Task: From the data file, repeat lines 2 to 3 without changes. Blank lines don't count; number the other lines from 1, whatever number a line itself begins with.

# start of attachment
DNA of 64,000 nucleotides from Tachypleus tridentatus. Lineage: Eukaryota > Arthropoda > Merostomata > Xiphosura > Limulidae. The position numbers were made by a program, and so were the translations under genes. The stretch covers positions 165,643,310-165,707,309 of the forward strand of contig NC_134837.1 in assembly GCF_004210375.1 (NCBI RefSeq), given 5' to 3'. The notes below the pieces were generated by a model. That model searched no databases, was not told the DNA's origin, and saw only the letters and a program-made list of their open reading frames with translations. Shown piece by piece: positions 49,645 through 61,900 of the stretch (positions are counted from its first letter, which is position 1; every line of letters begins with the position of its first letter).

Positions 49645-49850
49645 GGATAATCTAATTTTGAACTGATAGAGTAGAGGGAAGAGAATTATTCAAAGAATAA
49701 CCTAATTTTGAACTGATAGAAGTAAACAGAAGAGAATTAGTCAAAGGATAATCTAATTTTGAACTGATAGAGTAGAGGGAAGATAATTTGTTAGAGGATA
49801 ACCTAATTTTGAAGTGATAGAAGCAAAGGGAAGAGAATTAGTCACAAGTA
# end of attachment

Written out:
Positions 49645-49850
49645 GGATAATCTAATTTTGAACTGATAGAGTAGAGGGAAGAGAATTATTCAAAGAATAA